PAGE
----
Today, the newly founded Cybersecurity Business Network (CBN) announces the launch of its community, aiming to drive positive change within the UK cybersecurity sector amid the increasingly complex cyber threat landscape. The inaugural event of the CBN was held on 30 April, during which the Right Honourable Stephen McPartland MP discussed the independent review on ‘Cyber Security and Economic Growth’.

“With over 99% of UK businesses classified as SMEs, cybersecurity must be simplified to ensure safety throughout the supply chains. It’s time to change the narrative around cybersecurity, viewing it not just as a security measure, but as a driver for resilience, trust, job creation and, ultimately, as an enabler of growth,” noted McPartland.

“Establishing the CBN is a necessary step forward in an era of escalating cyber threats, continuing to strengthen the UK’s position as one of the tech superpowers.”

The CBN’s core mission is to facilitate collaboration, learning, and discourse across three pillars: Trade and Export, Policy, and Market Intelligence. By empowering its members to showcase their expertise, engage strategically with stakeholders, and foster lasting partnerships across key sectors, the CBN aims to drive policy influence and catalyse innovation within the UK cybersecurity sector.

“With the emergence of new threats and a rise to prominence of malicious nation state actors, it is important that the cybersecurity sector engages with the Government to ensure that effective cybersecurity solutions are understood and utilised as an enabler across both the public and private sectors,” said Nick Lansman, Co-Founder at Cybersecurity Business Network.

“The event was a great example of how industry and government can come together to discuss how this vibrant sector enables economic growth and resilience for the UK as a whole. We’re looking forward to consolidating the UK’s position as the best place in the world for innovative cybersecurity solutions.”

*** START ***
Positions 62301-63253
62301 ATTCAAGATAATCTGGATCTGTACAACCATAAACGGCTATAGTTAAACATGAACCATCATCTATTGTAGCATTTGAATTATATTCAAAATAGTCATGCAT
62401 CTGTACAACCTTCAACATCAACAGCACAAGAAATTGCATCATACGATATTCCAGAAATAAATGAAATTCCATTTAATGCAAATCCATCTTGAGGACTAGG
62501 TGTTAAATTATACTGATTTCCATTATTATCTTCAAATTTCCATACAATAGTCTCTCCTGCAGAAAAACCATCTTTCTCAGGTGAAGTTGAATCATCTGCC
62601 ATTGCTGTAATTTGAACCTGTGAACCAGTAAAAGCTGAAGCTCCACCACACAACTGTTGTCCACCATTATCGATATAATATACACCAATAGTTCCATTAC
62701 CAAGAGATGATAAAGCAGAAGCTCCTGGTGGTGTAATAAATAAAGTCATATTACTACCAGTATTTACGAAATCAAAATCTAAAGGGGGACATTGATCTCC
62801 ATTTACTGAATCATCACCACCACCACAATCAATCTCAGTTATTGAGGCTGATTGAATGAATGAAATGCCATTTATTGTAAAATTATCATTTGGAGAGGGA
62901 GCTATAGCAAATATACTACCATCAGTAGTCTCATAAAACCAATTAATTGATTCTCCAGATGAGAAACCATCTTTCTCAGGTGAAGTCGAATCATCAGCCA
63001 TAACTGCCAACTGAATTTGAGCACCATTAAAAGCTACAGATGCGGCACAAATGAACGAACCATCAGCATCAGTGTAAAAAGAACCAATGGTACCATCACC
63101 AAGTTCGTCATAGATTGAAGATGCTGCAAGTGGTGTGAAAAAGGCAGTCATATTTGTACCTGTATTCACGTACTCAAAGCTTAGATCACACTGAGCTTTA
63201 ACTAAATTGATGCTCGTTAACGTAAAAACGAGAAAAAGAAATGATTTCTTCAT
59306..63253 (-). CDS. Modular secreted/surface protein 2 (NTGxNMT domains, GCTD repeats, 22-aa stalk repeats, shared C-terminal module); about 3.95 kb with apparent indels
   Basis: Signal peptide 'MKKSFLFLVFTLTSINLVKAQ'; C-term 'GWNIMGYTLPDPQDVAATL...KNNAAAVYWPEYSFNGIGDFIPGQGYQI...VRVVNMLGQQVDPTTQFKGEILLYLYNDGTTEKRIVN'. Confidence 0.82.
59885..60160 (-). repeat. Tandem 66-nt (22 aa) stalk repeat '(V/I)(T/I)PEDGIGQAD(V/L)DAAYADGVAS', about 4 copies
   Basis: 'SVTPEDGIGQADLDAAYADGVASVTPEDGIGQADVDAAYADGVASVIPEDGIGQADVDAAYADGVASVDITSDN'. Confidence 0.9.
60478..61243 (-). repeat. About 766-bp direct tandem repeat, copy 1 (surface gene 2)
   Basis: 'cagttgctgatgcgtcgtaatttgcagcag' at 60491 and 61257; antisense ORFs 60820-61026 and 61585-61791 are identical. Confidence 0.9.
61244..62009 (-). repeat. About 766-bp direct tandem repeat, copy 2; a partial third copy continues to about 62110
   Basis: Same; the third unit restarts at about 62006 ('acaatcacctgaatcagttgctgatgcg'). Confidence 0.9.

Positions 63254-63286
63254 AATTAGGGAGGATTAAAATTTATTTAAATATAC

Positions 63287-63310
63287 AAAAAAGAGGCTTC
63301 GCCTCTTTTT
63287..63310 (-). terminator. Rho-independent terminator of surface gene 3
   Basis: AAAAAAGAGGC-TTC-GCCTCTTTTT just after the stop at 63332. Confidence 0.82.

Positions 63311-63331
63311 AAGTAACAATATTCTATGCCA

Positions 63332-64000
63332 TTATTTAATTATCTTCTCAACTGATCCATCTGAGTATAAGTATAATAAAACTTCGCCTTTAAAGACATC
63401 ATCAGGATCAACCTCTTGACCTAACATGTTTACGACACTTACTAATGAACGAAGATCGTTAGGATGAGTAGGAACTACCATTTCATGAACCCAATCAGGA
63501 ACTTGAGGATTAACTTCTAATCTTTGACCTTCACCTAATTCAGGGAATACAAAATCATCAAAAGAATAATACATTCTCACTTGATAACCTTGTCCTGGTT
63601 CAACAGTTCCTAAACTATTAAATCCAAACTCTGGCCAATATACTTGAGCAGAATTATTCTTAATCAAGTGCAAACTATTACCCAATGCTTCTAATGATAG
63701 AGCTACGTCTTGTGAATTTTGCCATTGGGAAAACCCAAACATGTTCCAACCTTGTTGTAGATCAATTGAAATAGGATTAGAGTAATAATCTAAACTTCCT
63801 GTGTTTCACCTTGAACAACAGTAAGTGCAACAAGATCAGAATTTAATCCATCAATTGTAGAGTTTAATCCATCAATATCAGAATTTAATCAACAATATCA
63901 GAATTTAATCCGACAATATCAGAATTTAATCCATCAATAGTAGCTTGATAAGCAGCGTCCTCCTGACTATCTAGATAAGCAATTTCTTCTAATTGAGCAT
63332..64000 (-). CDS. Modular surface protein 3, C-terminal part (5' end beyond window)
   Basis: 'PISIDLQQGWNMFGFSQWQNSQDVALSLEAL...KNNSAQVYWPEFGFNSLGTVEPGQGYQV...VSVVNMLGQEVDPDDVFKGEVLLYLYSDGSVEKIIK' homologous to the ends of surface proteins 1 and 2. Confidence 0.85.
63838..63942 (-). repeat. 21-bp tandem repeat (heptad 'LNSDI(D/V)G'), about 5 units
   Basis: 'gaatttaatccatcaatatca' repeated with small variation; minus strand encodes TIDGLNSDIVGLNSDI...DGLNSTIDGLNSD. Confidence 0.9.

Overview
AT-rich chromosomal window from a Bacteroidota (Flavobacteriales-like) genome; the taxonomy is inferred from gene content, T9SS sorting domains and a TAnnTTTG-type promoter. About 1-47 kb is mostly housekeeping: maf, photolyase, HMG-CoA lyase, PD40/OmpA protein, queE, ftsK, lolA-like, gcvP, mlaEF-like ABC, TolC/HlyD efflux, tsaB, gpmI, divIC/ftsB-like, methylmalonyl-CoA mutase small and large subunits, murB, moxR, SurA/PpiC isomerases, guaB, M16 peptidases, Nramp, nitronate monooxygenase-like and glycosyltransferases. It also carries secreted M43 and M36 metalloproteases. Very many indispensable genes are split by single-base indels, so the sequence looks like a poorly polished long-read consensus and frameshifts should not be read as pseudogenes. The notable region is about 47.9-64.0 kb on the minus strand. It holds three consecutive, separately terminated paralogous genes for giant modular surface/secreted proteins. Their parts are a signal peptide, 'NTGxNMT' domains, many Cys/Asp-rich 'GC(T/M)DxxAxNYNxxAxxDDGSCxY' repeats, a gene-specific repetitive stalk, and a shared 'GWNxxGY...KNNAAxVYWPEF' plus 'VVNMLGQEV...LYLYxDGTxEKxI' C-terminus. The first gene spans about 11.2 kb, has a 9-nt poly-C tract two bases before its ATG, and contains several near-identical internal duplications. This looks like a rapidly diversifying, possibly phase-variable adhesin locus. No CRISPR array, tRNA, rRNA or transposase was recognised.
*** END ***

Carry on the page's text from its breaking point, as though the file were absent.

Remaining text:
The event also featured thoughts from other leading voices in the UK cybersecurity sector, including Juliette Wilcox, UK Cyber Ambassador as well as cyber experts from Garrison Technology, Armour Comms and NCC Group.

“As a nation, we need to think more openly about marketing cyber initiatives and UK excellence in cyber, and highlighting these carefully through cybersecurity strategy to proactively drive change in the cybersecurity sector. The CBN will be an instrumental network for UK cybersecurity businesses, acting as a conduit for supporting political cut through,” said Imogen Frearson, Government Engagement Lead and Head of Marketing at Garrison Technology.

The CBN has evolved from the former Transatlantic Cyber Security Business Network (TCBN), which has been rebranded and restructured to tailor services to a predominantly UK membership. For those interested in joining the free membership of CBN or learning more about how they can contribute to and benefit from this initiative, please visit

Join the network below:

Discover new opportunities by becoming a member of CBN today!

Our membership is free to cybersecurity organisations and offers them opportunities to promote capabilities, share insights and develop lasting relationships

CBN News

Andy Williams outlines his predictions for the cyber market in 2023